Hulu’s adaptation of ‘Looking for Alaska’ provides viewers with solace
Let’s talk about John Green, (no you didn’t stumble across our book column) and Hulu’s adaptation of his book “Looking for Alaska.” John Green is an author known for emotionally devastating his YA audience (and essentially anyone else who has read his books like “The Fault in Our Stars”).
Hulu’s adaptation of “Looking for Alaska” tells the story of Miles, an introvert with a penchant for collecting the last words of famous people, who changes schools in search of his “great perhaps” and hopefully friends. What he finds when he arrives at Culver Creek is more than he could have ever hoped for. He becomes fast friends with the Colonel, Takumi and Alaska. With his new friends Miles participates in a series of pranks at his school and finds himself infatuated with the enigmatic Alaska, a moody young woman who lives her life to the fullest.
Now given that this is based on a John Green book, the series plays heavily into the Green’s love of metaphors and moderately pretentious teenagers. Hulu quickly reveals that that series revolves around a tragedy, as the episodes foreshadow the unfortunate fate that befalls one of Culver Creek’s students.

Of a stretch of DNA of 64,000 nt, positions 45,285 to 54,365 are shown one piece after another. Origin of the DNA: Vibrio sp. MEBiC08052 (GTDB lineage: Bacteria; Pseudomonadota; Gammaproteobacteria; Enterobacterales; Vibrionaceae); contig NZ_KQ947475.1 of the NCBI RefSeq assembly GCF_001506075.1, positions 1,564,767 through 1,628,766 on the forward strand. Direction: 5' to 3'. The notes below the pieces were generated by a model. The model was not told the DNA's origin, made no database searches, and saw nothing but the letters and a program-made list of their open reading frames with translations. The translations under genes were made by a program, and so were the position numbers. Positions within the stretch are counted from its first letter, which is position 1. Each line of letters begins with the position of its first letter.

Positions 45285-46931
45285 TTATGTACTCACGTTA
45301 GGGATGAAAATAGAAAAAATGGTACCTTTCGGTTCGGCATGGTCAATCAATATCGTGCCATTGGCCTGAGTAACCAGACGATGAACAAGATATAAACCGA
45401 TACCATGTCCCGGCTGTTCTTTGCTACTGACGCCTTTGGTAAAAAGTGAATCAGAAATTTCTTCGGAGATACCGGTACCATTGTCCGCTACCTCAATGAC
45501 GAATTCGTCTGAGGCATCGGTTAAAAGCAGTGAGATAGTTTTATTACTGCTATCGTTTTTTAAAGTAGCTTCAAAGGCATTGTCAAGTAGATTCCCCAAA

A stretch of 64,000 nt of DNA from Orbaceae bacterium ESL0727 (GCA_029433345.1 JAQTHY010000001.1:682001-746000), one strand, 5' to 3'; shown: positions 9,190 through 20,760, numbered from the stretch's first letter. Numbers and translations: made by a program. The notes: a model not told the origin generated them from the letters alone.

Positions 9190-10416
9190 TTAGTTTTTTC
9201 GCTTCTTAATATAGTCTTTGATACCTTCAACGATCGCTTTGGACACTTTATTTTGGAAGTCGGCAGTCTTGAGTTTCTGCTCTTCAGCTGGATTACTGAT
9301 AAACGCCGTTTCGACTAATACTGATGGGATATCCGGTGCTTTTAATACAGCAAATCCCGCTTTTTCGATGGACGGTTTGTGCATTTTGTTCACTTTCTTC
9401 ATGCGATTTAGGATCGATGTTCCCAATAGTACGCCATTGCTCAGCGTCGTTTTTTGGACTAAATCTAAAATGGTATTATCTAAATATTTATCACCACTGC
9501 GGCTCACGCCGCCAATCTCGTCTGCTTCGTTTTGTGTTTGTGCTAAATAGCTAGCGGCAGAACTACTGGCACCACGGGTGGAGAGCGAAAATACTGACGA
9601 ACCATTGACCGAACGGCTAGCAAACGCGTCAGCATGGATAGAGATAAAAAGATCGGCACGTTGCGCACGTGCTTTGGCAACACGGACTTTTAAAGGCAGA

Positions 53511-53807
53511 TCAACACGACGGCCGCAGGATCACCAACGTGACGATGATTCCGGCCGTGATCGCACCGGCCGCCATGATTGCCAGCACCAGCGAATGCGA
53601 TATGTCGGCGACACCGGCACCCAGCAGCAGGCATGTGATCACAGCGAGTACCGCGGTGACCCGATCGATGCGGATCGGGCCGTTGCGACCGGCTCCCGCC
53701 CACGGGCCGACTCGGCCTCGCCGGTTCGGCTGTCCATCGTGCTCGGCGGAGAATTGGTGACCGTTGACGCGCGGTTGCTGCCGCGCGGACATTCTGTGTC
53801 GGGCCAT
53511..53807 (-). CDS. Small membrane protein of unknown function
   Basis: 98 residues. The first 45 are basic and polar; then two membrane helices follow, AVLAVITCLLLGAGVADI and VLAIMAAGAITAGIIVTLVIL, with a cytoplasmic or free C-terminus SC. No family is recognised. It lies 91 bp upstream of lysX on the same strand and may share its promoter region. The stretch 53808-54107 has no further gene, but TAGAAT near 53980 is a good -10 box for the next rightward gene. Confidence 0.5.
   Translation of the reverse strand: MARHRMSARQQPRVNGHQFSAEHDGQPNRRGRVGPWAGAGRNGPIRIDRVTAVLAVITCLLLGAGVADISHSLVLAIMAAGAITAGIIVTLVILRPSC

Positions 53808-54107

While the series itself doesn’t shy away from bringing the tragedy and the character’s hardships to life, “Looking for Alaska” isn’t a depressing series. If anything it acts to help viewers of all ages understand the process of grieving and explains how people can move forward even if they find themselves still holding on to all their unanswered questions.
Kristine Froseth (“The Society” and “Sierra Burgess is a Loser”) brings the enigmatic Alaska to life. Froseth easily slips into Alaska’s heart broken skin as she creates witty pranks and pulls a drag off her cigarette. Charlie Plummer is a perfectly awkward Miles, bringing the character’s sweet and at times clueless nature to the screen.
“Looking for Alaska” has one season available on Hulu. Audiences who enjoyed the series might also be interested in Netflix’s “Trinkets,” which follows a group of girls who become friends after attending a Shoplifters Anonymous meeting.